Sustainability News: September 2010

Ashley Thorne

“The university's philosophy has really been focused on sustainability,” Wake Forest’s residence life dean Donna McGalliard recently said. “And that it's not just a fad or a trend.” An Arizona State University reporter echoed her: “The sustainability slogans and ‘green’ behaviors of today are not a fad, but rather a way of life that is becoming part of the collective social consciousness.”

Is sustainability just a fad? Or has it become ingrained in our culture? Take a look at these 14 recent articles on sustainability in higher education and judge for yourself.

This issue includes the following: 

  • The Illinois governor’s declaration that “green” thinking and acting are “what universities and community colleges are all about”
  •  Wake Forest’s public monitoring of students’ energy and water consumption
  • Recurring insistence that sustainability is not a fad
  • A new liberal arts/sustainability degree at ASU
  • Indiana University’s fall semester sustainability theme
  • Dartmouth College’s failure to retain sustainability directors
  • Arguments over what “sustainable agriculture” means 

For context on the sustainability movement in higher education, read about NAS’s research at the bottom of this page.

  1. Quinn, UI Sign Sustainability Agreement, The News-Gazette
    The University of Illinois and Governor Pat Quinn At the signing: "I think this is the challenge of our time," Quinn said, "to have a 'green' way of thinking and a 'green' way of acting. And that's what universities and community colleges are all about."
  2. UI Works Towards Increasing Academic Sustainability, The Daily Iowan
    The University of Iowa’s certificate of sustainability is in its second year; its sustainability “living-learning community” is just starting out, aiming to make sure students can “define what it means to be a sustainable student and citizen.”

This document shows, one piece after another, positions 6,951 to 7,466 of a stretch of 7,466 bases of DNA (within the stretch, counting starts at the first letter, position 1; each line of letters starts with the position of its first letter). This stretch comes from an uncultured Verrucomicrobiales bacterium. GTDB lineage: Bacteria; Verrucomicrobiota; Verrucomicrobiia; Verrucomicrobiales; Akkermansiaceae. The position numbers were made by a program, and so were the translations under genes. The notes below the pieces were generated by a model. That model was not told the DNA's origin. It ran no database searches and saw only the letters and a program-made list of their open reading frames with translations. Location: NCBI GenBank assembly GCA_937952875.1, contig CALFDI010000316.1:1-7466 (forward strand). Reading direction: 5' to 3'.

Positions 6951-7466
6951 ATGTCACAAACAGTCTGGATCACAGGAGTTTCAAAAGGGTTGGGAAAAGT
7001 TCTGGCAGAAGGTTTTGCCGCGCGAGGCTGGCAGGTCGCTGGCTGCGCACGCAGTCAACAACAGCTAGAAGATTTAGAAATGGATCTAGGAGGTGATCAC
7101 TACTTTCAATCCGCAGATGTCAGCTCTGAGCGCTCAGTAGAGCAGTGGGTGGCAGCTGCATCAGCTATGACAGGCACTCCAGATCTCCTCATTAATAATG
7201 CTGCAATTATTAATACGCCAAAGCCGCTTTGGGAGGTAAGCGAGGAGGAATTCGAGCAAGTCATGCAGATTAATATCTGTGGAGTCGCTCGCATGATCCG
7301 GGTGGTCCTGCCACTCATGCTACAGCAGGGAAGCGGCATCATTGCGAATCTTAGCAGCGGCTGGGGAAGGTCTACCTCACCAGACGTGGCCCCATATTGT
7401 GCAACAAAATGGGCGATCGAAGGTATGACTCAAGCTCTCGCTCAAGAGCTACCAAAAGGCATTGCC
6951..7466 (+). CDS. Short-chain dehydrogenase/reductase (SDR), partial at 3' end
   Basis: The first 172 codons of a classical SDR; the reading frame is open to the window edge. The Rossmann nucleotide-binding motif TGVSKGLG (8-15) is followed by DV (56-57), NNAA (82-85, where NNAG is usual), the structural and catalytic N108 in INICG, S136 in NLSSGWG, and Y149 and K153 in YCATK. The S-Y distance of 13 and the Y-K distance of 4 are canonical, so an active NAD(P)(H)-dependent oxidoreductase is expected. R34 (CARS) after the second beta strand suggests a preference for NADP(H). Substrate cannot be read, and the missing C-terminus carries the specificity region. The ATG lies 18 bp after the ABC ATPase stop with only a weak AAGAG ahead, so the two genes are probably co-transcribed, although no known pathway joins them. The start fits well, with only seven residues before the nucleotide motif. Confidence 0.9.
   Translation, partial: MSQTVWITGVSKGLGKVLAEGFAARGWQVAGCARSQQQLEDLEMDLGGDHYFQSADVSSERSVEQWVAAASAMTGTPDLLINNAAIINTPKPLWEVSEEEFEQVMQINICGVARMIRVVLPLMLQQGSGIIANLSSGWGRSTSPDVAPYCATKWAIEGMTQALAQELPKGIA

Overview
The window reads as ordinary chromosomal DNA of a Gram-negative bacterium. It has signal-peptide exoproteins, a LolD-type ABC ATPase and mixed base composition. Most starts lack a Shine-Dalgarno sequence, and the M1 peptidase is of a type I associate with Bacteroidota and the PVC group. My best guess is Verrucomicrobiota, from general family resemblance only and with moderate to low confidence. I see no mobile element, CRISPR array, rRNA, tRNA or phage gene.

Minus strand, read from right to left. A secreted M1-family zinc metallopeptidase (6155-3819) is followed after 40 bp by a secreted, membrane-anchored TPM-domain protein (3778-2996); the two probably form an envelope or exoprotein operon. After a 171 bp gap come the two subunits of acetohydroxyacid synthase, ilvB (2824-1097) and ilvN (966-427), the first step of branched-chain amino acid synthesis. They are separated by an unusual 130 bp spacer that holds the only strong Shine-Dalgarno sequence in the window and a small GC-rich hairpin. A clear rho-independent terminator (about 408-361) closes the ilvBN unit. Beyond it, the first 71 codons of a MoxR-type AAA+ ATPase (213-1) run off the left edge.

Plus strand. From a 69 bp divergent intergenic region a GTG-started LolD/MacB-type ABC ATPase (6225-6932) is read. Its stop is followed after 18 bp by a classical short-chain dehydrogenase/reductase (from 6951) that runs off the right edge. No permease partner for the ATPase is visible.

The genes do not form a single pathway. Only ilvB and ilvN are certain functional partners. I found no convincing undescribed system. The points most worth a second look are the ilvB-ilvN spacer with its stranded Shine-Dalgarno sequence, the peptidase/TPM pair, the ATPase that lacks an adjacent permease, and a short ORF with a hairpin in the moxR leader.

3. New South Hall on Campus Uses Latest Technology in “Sustainability”, Winston-Salem Journal
    The newest dorm building at Wake Forest projects students’ energy use on large monitors. The residence life staff will do “educational programming in the building to discuss and suggest ways to reduce consumption in every day routines such as unplugging cell phone chargers when not in use, turning out lights when leaving a room, and not running water while brushing teeth.” 

    Residence life dean Donna McGalliard: “Sustainability is not just a fad or passing trend.” 
  1. New environmental studies degree marries liberal arts with science, ASU News
    Arizona State University will offer a new B.A. degree in Earth and Environmental Studies. The article’s author writes, “The sustainability slogans and ‘green’ behaviors of today are not a fad, but rather a way of life that is becoming part of the collective social consciousness.”  

    “We know there is a demand for this,” said Kelin Whipple, professor in the School of Earth and Space Exploration in ASU’s College of Liberal Arts and Sciences, who lead [sic] the charge to pass the new degree. 
  1. IU Campus Improves Carbon Footprint, Indiana Daily Student
    Indiana University’s College of Arts and Sciences fall theme is “Sustainability: Thriving on a Small Planet,” which aims to “expose all students and faculty to the idea.”  
  1. New Resource: Teaching the Concepts of Sustainable Building to All Students, AASHE
    Second Nature and the U.S. Green Building Council have a new publication, “Advancing Education for Sustainability: Teaching the Concepts of Sustainable Building to All Students,” which “provides a set of core sustainable building concepts, examples of institutions that are successfully teaching their students about sustainability, and recommends steps that higher education institutions could take to provide all students with the knowledge and skills to create a just and sustainable future.” 
  1. SOU Takes Sustainability to Another Level, Ashland Daily Tidings